So we just created a proposal based upon some of the work that we've done in these previous attempts with PhD students. We had an idea of what was feasible, what was practical, what was difficult. We had a sense of the sorts of questions that we could ask that would be meaningful in that context.
So we put together a proposal from scratch. And we were very lucky in that we were successful.
INTERVIEWER:
And did you have any concepts that drove that proposal?
NICK HOPKINS:
Yeah, I think as social psychologists, there were a number of us involved at the very outset. And we were interested very much in group processes, of how being part of a group, typically, historically, has always been seen as rather problematic, as something that takes away from your sense of who you are.
But there's a lot of research that suggests actually it's the opposite. Your sense of who you are is bound up with group memberships. So we were interested in this particular event, where people gather on the banks of the Ganges for a month. They stay there. They live there in pretty difficult circumstances.
And there is a very strong sense of this being a collective event, that you've got large numbers of people, but also there is a sense that people have a feeling of connection with others who are there. So although it's large numbers of people, it's not like being in a railway station that's equally crowded. There's something else there. It's that sense of being together, having some sense of a shared identity.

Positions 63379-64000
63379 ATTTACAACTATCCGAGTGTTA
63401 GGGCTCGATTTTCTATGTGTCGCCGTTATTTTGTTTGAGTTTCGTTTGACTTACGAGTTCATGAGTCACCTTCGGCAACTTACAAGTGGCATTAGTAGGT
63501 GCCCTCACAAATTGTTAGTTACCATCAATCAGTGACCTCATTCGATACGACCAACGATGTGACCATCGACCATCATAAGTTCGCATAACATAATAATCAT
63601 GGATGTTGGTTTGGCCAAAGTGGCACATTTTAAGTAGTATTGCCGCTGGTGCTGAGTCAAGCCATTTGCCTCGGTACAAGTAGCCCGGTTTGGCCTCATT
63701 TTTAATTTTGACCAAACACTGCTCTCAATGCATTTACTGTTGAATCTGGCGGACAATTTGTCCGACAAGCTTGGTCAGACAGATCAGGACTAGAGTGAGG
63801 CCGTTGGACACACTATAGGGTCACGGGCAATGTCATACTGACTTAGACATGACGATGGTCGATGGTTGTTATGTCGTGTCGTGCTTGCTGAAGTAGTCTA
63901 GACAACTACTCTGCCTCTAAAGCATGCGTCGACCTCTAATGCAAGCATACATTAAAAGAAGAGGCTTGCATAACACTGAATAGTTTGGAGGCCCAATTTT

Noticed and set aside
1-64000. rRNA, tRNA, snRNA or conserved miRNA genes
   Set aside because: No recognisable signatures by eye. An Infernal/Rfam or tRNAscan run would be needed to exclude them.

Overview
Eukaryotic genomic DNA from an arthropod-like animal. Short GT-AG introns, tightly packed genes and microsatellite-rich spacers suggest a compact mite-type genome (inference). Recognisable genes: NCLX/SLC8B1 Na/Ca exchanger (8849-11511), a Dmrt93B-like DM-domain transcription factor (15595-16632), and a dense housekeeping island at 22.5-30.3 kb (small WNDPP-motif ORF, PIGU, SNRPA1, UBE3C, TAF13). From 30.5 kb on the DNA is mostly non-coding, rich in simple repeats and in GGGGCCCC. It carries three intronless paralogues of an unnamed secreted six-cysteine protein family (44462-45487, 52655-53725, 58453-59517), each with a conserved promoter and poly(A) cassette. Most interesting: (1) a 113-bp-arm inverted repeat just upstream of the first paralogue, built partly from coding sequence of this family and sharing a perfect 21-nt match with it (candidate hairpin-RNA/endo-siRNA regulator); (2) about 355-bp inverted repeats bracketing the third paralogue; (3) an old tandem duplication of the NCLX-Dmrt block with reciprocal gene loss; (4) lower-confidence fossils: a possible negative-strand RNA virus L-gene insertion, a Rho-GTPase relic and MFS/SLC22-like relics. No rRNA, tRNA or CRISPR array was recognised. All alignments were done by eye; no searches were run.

So those were the sorts of ideas that we were interested in. How do people have a sense of connection with other people that they don't necessarily know in this event? How does that shape your relationship with others? How does that impact, then, upon your experience of the whole event?
INTERVIEWER:
What would you say was unique about the context?
NICK HOPKINS:
I guess the scale of it. We're talking about five or six million people gathering on the banks of the Ganges annually for a month. So just the scale of it is massive. The circumstances in which people are living are very, very basic. The early part of January in North India is very, very cold.
People are bathing in the Ganges before dawn and then again in the evening. So visually, when you go there, it is just a stunning environment, crowded, with this cacophony of noise, yet also this tremendous sense of tranquillity and calm. And it's a curious mixture to have all of that in one place at one time.
INTERVIEWER: